Fish Behavior During Spawning Periods

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by: Jacob Noteboom

It is that wonderful time of year when the rain has returned to our beautiful, wet corner of the United States. The leaves have begun to change color and you decide to take a hike along your favorite tributary stream. As you walk, you notice a bright flash in the water. Your curiosity brings you to a stop and you realize it is a Chinook salmon, digging a redd. You take a moment and observe the wonder that is spawning. Moments later, you catch sight of a smaller flash less than 15 feet behind the large, dark kings. It is a rainbow trout, and a smart one at that, because it has chosen to key in and feed on the eggs of these salmon, as many trout do this time of year.

You decide to walk further upstream, but are startled by a splash you see ahead. You eagerly investigate, and see a strange white line swimming in place. Then that white line turns into three. You have just spotted the white leading edges of a bull trout’s fins, a rare and beautiful sight. You take a few moments more to observe what the boss of the stream is up to. Suddenly he bolts upstream, chasing a small whitefish, rushing to gain those vital calories needed to survive his upcoming spawning.

But what does it take as a trout to be able to spawn? The short answer is frequent changes in behavior. But to get the long answer, we should start at the beginning.

Size Matters

It is late spring. Rainbows have long wrapped up spawning and their alevin (egg sac fry) have begun to emerge from the gravel. These fish still have a couple weeks before they absorb their sac and “button up,” becoming parr (juveniles). It will be 2 years before the fry reach sexual maturity, but there are other factors that play a role in successful spawning, size arguably being the most important.

Size contributes to spawning success in many ways. Trout compete for the most fertile gravel, so the bigger fish have an advantage when it comes to shoving each other around to get the best seat in the house. Larger fish have larger tails, making it easier for them to dig larger redds. This allows more oxygen flow to the eggs, which in turn means a better survival rate for them as well. The most important advantage of size is fecundity. Fecundity is the ability of the female fish to produce an abundance of eggs.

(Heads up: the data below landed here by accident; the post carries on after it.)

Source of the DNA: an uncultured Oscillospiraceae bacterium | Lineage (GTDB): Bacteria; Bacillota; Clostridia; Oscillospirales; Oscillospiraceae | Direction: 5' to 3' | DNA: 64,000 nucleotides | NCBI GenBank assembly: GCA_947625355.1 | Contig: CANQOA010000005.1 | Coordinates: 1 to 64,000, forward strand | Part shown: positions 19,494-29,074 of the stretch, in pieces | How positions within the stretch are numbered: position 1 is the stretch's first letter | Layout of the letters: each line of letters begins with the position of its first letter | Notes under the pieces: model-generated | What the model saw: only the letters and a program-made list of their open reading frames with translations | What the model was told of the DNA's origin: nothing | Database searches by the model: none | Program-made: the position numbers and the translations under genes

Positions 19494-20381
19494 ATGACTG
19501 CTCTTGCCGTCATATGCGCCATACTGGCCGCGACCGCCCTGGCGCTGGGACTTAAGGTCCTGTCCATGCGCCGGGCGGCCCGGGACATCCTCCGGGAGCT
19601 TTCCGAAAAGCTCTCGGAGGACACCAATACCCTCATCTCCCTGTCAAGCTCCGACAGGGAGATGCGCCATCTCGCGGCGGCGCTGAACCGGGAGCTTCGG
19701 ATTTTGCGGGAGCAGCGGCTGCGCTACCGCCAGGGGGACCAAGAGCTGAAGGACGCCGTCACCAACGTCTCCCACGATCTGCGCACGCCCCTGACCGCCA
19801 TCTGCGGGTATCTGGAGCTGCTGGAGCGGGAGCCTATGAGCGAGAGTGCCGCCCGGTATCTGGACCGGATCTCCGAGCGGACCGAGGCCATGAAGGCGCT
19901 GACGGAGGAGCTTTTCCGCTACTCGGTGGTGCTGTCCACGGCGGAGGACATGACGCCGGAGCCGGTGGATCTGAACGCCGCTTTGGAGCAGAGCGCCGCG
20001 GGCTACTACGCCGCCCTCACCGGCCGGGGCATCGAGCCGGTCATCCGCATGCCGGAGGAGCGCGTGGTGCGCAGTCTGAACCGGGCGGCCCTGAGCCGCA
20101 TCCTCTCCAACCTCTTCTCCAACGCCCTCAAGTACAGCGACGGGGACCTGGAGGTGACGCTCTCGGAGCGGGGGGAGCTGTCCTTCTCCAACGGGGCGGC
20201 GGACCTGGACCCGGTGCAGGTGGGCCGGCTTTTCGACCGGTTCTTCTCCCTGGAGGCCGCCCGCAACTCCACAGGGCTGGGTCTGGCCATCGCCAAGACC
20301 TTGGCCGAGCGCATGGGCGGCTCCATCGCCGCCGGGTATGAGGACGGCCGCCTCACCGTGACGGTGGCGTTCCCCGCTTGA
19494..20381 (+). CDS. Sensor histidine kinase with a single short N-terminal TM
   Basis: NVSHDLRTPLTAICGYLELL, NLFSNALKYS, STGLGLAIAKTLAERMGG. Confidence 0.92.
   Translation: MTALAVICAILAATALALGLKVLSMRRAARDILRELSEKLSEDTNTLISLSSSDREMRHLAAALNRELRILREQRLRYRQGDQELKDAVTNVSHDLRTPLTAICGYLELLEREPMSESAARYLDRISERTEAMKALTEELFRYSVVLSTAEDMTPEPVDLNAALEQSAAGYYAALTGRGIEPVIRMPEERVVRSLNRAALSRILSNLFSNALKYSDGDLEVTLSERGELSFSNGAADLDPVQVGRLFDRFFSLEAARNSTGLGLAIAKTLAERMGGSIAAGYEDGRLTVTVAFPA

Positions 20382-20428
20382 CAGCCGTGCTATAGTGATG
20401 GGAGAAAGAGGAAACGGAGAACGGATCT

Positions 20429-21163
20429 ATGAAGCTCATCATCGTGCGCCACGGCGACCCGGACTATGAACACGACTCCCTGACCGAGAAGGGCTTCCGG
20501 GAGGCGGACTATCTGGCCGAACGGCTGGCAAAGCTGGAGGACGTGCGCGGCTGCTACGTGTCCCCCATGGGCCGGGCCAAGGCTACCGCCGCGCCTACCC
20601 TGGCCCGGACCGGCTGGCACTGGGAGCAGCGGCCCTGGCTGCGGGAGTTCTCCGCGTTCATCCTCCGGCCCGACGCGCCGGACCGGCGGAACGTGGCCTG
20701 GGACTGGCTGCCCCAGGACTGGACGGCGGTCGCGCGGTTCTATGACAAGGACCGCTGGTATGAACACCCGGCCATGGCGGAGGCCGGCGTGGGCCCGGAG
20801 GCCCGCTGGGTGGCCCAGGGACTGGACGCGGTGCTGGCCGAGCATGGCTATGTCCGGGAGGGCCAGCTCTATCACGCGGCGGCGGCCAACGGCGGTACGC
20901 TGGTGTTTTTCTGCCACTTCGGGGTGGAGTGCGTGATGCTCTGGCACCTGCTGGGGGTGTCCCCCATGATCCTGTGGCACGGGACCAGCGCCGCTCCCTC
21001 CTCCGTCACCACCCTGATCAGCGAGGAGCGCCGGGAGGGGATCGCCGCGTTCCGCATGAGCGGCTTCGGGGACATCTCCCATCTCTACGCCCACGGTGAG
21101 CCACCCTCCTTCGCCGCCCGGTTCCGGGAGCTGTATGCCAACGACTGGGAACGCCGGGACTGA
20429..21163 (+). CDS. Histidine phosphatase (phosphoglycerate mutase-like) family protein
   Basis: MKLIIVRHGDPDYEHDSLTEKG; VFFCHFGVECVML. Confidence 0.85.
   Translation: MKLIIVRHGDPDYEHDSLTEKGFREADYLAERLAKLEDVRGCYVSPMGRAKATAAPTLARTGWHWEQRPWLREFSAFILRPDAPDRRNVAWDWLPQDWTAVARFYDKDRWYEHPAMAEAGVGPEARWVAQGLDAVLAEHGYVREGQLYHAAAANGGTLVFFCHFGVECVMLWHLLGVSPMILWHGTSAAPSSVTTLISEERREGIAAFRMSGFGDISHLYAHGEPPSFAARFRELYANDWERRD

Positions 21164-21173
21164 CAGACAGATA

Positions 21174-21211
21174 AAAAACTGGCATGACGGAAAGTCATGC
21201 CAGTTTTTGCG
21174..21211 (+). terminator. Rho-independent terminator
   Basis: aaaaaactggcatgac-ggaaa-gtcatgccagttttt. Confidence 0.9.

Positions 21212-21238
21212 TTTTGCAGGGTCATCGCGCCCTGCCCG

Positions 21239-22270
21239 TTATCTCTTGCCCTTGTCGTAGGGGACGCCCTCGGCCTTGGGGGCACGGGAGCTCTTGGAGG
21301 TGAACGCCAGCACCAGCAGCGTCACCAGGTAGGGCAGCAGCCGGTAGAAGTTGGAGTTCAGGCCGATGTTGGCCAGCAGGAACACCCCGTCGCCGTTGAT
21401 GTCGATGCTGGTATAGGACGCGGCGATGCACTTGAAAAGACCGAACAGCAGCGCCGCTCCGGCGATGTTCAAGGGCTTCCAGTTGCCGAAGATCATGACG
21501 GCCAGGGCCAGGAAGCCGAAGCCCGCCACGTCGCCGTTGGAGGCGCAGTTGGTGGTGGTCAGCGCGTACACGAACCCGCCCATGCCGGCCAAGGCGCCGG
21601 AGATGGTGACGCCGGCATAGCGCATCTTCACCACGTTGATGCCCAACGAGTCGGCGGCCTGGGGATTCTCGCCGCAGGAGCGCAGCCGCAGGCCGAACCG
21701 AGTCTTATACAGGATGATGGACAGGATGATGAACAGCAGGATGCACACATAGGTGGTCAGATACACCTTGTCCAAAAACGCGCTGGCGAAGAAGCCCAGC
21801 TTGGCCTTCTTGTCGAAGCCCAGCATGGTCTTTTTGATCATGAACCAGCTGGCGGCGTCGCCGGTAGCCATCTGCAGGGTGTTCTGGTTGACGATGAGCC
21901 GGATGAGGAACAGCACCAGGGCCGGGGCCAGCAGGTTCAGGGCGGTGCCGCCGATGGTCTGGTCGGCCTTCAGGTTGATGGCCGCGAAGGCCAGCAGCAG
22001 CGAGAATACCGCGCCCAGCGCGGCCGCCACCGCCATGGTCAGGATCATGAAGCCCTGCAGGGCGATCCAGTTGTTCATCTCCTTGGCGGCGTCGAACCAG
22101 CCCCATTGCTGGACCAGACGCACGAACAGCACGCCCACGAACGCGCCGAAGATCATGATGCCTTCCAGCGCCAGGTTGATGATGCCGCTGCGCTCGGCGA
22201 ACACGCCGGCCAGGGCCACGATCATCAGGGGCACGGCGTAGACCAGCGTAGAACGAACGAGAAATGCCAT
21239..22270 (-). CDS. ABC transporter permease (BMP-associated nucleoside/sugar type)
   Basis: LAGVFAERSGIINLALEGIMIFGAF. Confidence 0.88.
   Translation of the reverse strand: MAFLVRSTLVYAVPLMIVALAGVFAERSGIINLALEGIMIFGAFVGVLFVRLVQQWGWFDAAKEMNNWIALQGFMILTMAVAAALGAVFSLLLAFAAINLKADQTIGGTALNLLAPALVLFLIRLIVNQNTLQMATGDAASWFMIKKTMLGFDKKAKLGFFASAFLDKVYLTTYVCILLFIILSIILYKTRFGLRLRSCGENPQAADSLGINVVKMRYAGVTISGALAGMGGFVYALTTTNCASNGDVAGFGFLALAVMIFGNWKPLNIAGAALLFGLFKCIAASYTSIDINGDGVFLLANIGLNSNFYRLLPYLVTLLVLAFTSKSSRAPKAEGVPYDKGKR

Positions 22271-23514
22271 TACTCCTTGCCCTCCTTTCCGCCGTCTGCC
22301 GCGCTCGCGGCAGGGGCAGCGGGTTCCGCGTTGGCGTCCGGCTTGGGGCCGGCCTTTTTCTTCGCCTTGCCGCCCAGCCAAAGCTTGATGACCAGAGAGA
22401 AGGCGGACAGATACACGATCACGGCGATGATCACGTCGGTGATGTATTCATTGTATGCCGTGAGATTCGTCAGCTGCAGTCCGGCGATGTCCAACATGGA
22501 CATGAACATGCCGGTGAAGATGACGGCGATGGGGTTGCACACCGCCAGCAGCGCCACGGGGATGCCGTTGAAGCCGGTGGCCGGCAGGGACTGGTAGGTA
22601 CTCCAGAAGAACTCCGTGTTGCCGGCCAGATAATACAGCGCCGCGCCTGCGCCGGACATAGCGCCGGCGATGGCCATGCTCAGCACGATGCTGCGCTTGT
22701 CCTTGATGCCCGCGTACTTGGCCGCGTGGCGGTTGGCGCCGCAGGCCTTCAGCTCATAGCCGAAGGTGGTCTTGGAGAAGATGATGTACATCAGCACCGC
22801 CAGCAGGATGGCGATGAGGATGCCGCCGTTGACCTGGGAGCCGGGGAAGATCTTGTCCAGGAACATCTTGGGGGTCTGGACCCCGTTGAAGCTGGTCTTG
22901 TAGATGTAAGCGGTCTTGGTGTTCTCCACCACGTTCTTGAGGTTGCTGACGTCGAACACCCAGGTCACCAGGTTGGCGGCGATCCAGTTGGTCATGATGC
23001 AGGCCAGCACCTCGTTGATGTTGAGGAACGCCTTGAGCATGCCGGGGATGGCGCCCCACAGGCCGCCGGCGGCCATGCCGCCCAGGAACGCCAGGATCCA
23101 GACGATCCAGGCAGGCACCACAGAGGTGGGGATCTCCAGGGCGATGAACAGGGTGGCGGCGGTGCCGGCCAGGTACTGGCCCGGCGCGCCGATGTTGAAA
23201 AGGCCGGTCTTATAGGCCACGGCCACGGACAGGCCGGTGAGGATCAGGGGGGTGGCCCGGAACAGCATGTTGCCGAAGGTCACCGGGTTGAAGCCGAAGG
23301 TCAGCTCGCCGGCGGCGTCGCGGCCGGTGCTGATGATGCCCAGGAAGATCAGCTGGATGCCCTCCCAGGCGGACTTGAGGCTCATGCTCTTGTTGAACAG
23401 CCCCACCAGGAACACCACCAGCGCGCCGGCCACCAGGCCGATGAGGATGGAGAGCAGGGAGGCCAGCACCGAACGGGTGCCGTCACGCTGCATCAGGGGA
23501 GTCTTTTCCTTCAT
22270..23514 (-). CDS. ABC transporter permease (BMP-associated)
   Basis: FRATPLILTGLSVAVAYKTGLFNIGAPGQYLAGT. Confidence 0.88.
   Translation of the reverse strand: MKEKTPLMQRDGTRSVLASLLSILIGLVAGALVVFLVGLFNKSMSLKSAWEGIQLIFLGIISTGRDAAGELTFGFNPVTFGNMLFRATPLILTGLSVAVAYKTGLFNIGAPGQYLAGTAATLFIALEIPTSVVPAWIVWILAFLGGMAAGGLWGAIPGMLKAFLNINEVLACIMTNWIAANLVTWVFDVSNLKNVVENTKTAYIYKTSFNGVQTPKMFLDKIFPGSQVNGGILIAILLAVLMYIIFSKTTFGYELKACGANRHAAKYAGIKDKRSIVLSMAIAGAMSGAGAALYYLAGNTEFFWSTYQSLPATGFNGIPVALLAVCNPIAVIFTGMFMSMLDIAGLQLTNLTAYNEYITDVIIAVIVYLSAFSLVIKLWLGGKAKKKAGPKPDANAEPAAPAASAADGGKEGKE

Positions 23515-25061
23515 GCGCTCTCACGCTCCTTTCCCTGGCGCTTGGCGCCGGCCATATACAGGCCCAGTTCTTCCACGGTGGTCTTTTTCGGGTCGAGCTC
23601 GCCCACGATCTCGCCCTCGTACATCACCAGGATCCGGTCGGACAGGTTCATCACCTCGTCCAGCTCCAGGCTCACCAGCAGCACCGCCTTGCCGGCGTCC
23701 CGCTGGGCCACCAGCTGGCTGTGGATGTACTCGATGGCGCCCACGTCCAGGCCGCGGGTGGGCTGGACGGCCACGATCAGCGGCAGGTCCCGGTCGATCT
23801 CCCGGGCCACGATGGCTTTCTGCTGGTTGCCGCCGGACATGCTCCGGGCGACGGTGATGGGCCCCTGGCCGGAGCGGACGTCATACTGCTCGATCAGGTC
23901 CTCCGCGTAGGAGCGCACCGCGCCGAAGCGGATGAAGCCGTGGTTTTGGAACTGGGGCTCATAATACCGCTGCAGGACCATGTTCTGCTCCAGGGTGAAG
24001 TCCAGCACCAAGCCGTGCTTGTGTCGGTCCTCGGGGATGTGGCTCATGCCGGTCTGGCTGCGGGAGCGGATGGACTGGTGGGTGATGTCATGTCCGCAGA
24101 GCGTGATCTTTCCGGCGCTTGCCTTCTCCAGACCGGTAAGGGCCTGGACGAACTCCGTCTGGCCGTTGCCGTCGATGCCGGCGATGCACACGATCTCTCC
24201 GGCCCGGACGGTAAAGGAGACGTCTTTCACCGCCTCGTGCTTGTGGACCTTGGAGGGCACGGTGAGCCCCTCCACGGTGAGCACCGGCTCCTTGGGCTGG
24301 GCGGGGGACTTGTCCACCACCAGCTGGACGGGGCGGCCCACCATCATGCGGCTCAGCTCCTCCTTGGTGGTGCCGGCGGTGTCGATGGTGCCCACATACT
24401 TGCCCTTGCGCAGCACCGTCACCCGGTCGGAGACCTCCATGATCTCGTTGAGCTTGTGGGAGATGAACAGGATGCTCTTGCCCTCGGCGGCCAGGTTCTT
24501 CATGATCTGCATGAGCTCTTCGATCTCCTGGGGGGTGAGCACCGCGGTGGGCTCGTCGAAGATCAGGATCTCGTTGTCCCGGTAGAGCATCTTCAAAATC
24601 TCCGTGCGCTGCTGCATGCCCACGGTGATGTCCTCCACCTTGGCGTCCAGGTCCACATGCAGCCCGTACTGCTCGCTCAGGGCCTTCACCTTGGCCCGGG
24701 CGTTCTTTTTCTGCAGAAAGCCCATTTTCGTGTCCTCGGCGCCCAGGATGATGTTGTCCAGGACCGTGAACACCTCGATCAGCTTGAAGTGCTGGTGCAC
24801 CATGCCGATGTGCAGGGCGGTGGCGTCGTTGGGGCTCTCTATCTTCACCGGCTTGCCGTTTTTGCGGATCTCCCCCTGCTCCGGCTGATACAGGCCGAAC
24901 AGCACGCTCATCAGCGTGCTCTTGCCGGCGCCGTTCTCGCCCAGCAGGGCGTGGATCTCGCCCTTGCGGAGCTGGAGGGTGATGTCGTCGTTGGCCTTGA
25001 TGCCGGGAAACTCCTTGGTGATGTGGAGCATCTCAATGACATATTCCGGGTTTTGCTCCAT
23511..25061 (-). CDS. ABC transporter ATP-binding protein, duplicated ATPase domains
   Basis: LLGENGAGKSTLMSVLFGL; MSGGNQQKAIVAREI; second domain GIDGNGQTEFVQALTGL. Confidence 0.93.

Good Diet = Healthy Fish

While it is obvious that the larger the fish, the more eggs it can hold, it is not the only factor in egg production. The amount of eggs a fish will produce in a spawning period is heavily influenced by water quality and dietary behavior as well. If a watershed is low in oxygen, high in temperature, or low in a food source, a trout simply will not produce as many eggs. It and will oftentimes be in rough shape by spawn, which affects the survival rate of the trout itself.

A good diet translates into a healthy fish, and the dietary shift of fish pre-spawn is very drastic. Fish will go from being picky and feeding on smaller meals, to needing all the food they get pre-spawn. This means fish get more aggressive, less shy, and sloppy when it comes to what they eat. Fish could go from feeding on Baetis and midges during the winter, to feeding solely on Sculpin and stoneflies.

Protecting their Turf

Fish also become extremely territorial before spawn, often pushing each other out of prime habitat. Fish on spawning gravel have been observed picking up sculpins, shaking them around, and spitting them out away from the area. Biologists believe this is to protect already existing redds from predation or to evict them from the area a fish may want to dig. The interesting thing about this observation is that the trout do not eat the sculpins when this takes place, they do it simply to kill them or get them out of their territory.

Streamer Action

What does this mean for we fly fisherman? Streamer action, obviously. It is no debate that you can catch fish on streamers twelve months out of the year, but a month before and a month after spawn are arguably the most effective time to chuck big, meaty flies. As I type this, it is September here in Oregon, and the char and true trout are getting feisty. Brook trout have begun stocking up in the tributary creeks that feed some of our mountain lakes, and these fish eagerly feed on small fish and insects that come from these streams.

A couple of us here at the shop like to play a game where we see what the biggest thing these fish will eat, throwing mouse patterns, large articulated streamers, bass poppers, etc. It amazes me how aggressive these fish will get. In some of the larger cascade lake reservoirs that have connecting channels, large brown and brook trout will migrate up to either spawn, or follow smaller species of fish such as kokanee or chub to predate upon before winter.

Some great patterns to throw at large, hungry trout are Big Gulp Sculpins, Sculpzillas, Egg Sucking Sculpins, Sticky Tube Sculpins, Dolly Llamas, Mr. Hankey, Morrish Mouse 2.0, and any woolly bugger. If you want to know more info on fishing large flies for large fish before and after spawning periods, give us a call or stop by the shop on your way to your favorite creek mouth.

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